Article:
In one of his rare encounters with the media, the caretaker President, David Granger, spoke glowingly about agriculture and food production.
He was being interviewed on the Kaieteur Radio last Friday, November 1, 2019. This was immediately after “Agricultural Month”— celebrated in October 2019.
There is an old saying that goes something like this: “people should not judge a person or organisation by what he/she/it says about his/her/itself but by the action taken”.
Granger was merely repeating an old axiom about the importance of agriculture. However, if he looks at his actions or the actions of his regime, then we would see that his words and deeds are separated by a wide gulf.
In the first instance, how can he be taken seriously after what he did to the sugar industry immediately after assuming power?
His personal hostility was seen by the fact that he had set up a committee to examine the sugar industry. He assured the nation that he would have been guided by the findings of his committee. The committee met and presented its report to him.
It did not recommend the closure of any of the estates. Lo and behold, the President ignored the report completely and closed four estates.
That act put some seven thousand sugar workers on the road. It also put many communities from which the workers came into a deep depression. People are actually starving in those communities.
The APNU/AFC regime, instead of taking concessionary credits from India to recapitalise the industry, has begun the process to shut all estates. This has demonstrated the regime’s hostility not just to sugar but agriculture as a whole.
That decision had other consequences too. It has also dealt a serious blow to the country’s economy, other important businesses, and an important institution— the National Insurance Scheme.
The shortage of foreign currency that we experience has caused the exchange rate to slide. Only recently, it had depreciated to GY$236 to US$1.00. The regime had to use a lot of the nation’s reserve to stabilise the Guyana dollar. They did this because we are approaching an election and the sliding dollar will push the cost of living even higher.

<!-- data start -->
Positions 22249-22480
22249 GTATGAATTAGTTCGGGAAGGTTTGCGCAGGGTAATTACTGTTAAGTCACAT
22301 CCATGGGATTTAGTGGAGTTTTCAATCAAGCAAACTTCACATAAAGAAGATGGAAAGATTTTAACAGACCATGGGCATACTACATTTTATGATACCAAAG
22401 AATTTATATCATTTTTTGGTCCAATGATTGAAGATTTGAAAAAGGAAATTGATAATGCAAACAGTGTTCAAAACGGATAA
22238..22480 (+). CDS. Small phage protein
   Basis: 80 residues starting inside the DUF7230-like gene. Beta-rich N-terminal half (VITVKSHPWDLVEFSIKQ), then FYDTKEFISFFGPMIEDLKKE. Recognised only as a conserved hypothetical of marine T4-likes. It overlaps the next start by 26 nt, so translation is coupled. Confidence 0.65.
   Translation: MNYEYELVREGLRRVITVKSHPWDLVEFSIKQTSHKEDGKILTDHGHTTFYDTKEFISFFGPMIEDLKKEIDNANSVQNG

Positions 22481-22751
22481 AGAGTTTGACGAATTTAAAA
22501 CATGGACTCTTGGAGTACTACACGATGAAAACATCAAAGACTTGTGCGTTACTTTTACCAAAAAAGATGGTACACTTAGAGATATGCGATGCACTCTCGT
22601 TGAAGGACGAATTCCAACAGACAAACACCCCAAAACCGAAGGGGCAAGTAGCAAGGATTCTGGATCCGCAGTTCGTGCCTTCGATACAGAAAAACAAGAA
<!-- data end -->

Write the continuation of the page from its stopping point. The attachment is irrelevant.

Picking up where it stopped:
Moreover, as a result of that colossal blunder, the National Insurance Scheme is in serious trouble. It could find itself in bankruptcy. While demands on the Scheme continue to grow, the contributions have been greatly reduced.
This is really self-inflicted by the regime.
The hasty closure of the estates has impacted other companies in the country as well. The other industry that has suffered much from the vindictive closure was the rum industry.
As is well known, molasses from sugar is the main raw material in the production of rum. The Demerara Distillers Limited got one hundred per cent of its molasses from GuySuCo before the closure. Now that company has to import molasses because there is not enough. This has also impacted the availability of foreign currency in the country as a whole. The company must use foreign currency to get its raw materials. Another reason for the pressure on the Guyana Dollar.
Mr Granger also spoke a lot about the Green Economy. Yet, he is doing everything against the ‘Green Economy’. For instance, alternative energy is big business all over the world.
The sugar industry has proven that generating electricity from bagasse is very viable. The Co-Generation Plant in Berbice worked well, supplying power for the whole of Berbice up to Mahaicony.
This regime had the possibility of establishing more Co-Generation Plants at Albion and Enmore and could have bagasse throughout the year for the plants. This had multiple benefits.
It would have saved a lot of fuel imports and foreign currency in the process. It would have encouraged investments in processing and manufacturing, thereby, creating thousands of high-paying jobs.
Guyana could have established joint ventures to refine sugar and take the Caribbean Market— which is some 220,000 tonnes of refined sugar.
The volume of molasses that was being produced would have made a joint venture for another distillery very viable.
These are but a few of the negative consequences that the ill-conceived closure has caused. The list is very long and the impact, direct and indirect, is great.
This is not all though. One wonders how Mr Granger can really talk about promoting agriculture when his regime has jacked up rentals tremendously in the MMA scheme and has imposed hundreds of taxes on small farmers.
In addition, this very man signed orders to seize lands from farmers in the West Berbice area. So callous was the regime that it tried to reap the crops from the farmers. That was only prevented because of the efforts of Anil Nandlall and the PPP, which went to court to stop the seizure.
The regime refused to lift a finger to assist rice farmers whenever they are faced with problems, not of their making. The APNU/AFC regime, like Pontius Pilate, ‘washed’ its hands and left the farmers to the elements when abandoning its responsibility to them. At one time, in justifying his abandoning of the farmers, he stated that the rice industry is private. To him, that translated into no assistance.
The caretaker President tried to hit the right sound bite but only exposed unwillingness or his inability to deal with real issues. He was just gaffing.
It is also crystal-clear why the President avoids the press: his real sentiments as being anti-farmers, anti-workers would be easily exposed.